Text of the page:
Soil becomes eroded, dry and polluted when trees are cut down. Trees filter pollution by keeping chemicals from reaching more of the soil. Tree roots hold soil when precipitation tries wash topsoil away, and trees draw moisture to the area so soil retains more water in drought conditions.
Without trees, topsoil is washed away in areas that receive copious amounts of rainfall. Without nutrients found in topsoil, plants cannot grow in the poor soil. Agricultural processes such as crop production and cattle grazing also reduce soil quality because more plants are needed to maintain such economic activity. Land that once held trees cannot maintain crops for long periods of time. The soil eventually erodes and quality is diminished.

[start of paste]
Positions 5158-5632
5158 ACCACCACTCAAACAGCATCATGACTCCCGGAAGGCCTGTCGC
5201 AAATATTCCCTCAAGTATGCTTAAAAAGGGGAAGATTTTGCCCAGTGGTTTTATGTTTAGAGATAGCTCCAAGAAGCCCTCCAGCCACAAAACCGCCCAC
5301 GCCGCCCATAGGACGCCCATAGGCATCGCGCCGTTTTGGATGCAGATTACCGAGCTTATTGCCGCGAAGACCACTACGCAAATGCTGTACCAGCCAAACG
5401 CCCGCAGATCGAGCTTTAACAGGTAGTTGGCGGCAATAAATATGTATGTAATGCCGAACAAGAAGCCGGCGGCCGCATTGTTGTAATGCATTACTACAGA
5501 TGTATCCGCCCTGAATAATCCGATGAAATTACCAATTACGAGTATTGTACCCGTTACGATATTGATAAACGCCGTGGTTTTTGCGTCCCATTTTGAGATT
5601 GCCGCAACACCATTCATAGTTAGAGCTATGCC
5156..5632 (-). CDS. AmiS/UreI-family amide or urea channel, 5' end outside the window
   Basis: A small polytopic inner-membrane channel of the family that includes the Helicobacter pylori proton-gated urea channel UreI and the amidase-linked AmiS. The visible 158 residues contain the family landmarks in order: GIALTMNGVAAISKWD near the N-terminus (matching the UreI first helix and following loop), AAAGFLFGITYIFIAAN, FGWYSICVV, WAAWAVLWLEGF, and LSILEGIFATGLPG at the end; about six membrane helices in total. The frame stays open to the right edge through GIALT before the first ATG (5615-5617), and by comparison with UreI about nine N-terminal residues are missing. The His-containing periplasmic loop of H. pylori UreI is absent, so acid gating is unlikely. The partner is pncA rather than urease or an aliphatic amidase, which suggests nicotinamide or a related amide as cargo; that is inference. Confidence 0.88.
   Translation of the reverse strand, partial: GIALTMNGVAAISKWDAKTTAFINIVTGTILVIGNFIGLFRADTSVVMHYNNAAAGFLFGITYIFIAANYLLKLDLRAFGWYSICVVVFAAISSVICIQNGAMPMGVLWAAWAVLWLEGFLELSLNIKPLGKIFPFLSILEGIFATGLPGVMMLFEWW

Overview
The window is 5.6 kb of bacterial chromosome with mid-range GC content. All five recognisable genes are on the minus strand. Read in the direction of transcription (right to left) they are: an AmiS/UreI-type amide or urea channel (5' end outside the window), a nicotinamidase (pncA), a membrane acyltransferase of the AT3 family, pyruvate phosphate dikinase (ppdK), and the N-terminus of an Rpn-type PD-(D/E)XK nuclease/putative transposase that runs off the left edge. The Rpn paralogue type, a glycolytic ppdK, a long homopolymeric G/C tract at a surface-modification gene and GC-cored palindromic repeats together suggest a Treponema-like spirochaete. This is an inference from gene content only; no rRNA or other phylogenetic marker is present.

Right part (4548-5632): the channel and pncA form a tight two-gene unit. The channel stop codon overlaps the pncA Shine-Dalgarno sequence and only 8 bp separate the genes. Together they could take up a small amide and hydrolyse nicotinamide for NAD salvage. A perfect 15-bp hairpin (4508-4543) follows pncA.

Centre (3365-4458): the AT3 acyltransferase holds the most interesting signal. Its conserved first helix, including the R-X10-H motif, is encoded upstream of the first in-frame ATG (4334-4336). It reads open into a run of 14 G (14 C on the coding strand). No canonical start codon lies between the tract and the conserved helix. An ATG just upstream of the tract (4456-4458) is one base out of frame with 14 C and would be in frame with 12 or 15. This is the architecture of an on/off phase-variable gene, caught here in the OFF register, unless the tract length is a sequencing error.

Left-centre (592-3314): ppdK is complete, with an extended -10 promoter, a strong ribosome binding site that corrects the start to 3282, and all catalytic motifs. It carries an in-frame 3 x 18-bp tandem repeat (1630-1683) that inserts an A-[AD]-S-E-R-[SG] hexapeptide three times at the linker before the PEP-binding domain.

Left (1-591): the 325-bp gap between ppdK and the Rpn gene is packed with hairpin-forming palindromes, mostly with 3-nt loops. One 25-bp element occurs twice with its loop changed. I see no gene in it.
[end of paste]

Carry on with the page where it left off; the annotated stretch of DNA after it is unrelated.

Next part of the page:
Polluted air and water is purified by trees. When these arboreal plants are cut down, chemicals reach the soil and diminish the nutrient content. Polluted water also runs off into other areas and can diminish soil in a wide range. Pesticides used in agriculture also poison soils by disrupting the amount of helpful microorganisms in dirt.
A lack of trees exacerbates drought conditions. Tree roots anchor soil and keep dirt humidified by natural transpiration. Without trees, topsoil is drier and more plants die during extreme conditions.